A Guide to Funeral Etiquette
Essential advice on funeral etiquette – what to wear, how to act, and what different religions expect
There are several different customs that you may need to follow when attending a funeral. Funeral etiquette can vary depending on religion and circumstances.
What to wear
How to dress for a funeral largely depends on cultural traditions, or according to the custom of a particular religion.
Many people assume that the traditional attire for funerals is all black. However, it is becoming more common for the clothing requirements to be simply formal (suits or smart dresses). Sometimes the bereaved even request that guests wear bright colors to celebrate the life of their loved one, although this kind of request will usually be communicated in the funeral notice. If in doubt of what to wear to a funeral, consulting with the family or a close friend of the family is advisable.
Religious customs may apply. Below is a list of religions and what they would usually expect you to wear to a funeral:
- Christian: Christian funerals usually just require you to be dressed smartly. Although black may be traditional, family wishes should be taken into account regarding colors.
- Hindu: Mourners at the funeral usually wear white. Visitors are required to wear subdued colors. Men will occasionally shave their heads as a sign of respect.
- Jewish: Jewish funeral etiquette varies depending on the branch of Judaism. Orthodox Jews require everyone at the funeral to cover their heads. If you arrive without a head covering, you will usually be provided with one. Conservative Jews ask that only men cover their heads.
- Muslim: Family and close friends may wear black and women may be asked to wear a scarf or veil.
- Buddhism: The family will usually wear white and friends traditionally wear black. You are not required to cover your head.
If the funeral you are attending is none of the above, it is best to check with the family or close friends prior to the service. The wishes of the family must always be taken into account.
The Chapel of Rest
The Chapel of Rest is a place where mourners are able to visit their loved one and pay their respects, usually situated within the funeral home. This is most commonly associated with Christian and occasionally Jewish services. If you wish to visit the Chapel of Rest, you must always ask permission from the family. There may be a book to sign to show that you have visited.
Where to sit
There is usually no seating plan for a funeral. It is customary for the family and close friends to sit at the front. If you are not in either of these categories, it is recommended to wait respectfully until they have taken their seats and find somewhere accordingly. However, if there are only a small number of people in attendance, it is best to not sit right at the back.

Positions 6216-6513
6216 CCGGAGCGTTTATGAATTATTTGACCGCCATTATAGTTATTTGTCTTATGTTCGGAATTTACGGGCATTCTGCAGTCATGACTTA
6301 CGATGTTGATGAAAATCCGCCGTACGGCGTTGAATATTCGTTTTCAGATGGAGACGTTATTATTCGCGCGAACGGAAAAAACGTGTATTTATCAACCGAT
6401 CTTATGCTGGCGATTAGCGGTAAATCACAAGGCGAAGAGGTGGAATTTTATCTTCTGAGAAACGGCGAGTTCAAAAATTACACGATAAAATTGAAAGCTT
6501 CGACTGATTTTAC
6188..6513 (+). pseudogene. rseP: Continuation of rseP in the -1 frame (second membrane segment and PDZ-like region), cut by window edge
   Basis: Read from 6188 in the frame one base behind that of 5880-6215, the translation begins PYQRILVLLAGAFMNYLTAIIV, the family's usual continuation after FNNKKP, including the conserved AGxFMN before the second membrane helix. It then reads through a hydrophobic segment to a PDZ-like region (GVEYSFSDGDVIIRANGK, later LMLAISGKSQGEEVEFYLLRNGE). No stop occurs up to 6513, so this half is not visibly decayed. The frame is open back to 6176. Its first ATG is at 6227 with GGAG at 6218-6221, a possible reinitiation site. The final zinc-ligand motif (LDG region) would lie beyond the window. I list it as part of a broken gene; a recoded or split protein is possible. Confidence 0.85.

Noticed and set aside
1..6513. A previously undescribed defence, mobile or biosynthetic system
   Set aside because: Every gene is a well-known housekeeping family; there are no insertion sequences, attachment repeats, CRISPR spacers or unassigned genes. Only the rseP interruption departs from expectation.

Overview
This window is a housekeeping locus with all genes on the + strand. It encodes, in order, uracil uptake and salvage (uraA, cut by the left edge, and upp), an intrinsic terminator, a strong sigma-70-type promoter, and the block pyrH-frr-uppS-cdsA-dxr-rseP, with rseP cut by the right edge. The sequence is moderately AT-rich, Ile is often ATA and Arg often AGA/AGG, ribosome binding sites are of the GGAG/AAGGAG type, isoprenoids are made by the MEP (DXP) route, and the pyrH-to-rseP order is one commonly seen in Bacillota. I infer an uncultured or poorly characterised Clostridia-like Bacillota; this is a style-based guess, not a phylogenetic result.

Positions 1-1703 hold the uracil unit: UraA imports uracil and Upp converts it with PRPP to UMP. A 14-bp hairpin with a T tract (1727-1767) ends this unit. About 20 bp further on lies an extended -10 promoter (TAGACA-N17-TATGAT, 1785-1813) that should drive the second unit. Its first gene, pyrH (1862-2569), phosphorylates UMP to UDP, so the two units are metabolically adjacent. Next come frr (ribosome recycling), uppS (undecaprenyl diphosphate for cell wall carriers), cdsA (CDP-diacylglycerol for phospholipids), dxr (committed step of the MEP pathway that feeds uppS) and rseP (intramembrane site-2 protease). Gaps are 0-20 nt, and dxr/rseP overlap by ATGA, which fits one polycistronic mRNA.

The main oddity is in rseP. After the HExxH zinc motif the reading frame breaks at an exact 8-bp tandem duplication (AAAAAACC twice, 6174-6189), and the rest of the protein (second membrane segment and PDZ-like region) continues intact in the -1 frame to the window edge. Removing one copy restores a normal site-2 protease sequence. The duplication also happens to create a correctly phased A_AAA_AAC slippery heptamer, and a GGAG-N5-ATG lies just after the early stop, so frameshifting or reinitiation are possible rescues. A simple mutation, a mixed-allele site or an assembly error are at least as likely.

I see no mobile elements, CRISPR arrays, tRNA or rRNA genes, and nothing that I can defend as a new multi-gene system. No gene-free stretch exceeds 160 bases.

Who should attend?
Usually, an announcement will be made in the local paper, or you will hear of the funeral by word of mouth. Increasingly more and more people find out online. If you wish to attend, the family will generally be very receptive. Occasionally, the service may be private. In this case, only family and close friends will be asked to attend.
Children under the age of five may not necessarily understand what is happening, so it may be more appropriate to leave them at home with a minder. If you wish to bring a child over five, ensure that they are happy to go along as it may be disturbing for them. If the funeral is for a child, it may not be appropriate to bring children. If in doubt, ask the family what they would prefer.
If you are considering flowers as a tribute, most families will be very receptive. Some religions such as Orthodox Judaism do not consider flowers appropriate, but in such cases, and where families request ‘no flowers,’ a charitable donation might be a thoughtful tribute in lieu.
You can send flowers to the family’s home, the funeral itself or the funeral home. Be aware that some types of funeral flower arrangements have different meanings.
This takes place after the funeral service has finished. It often happens in the evening or afternoon and it is a time when mourners can remember their loved one and reflect on their time with them. If you’re not close with the family, this is an appropriate time to introduce yourself.
Usually there are refreshments available. Receptions can last for hours, depending on how the family feels.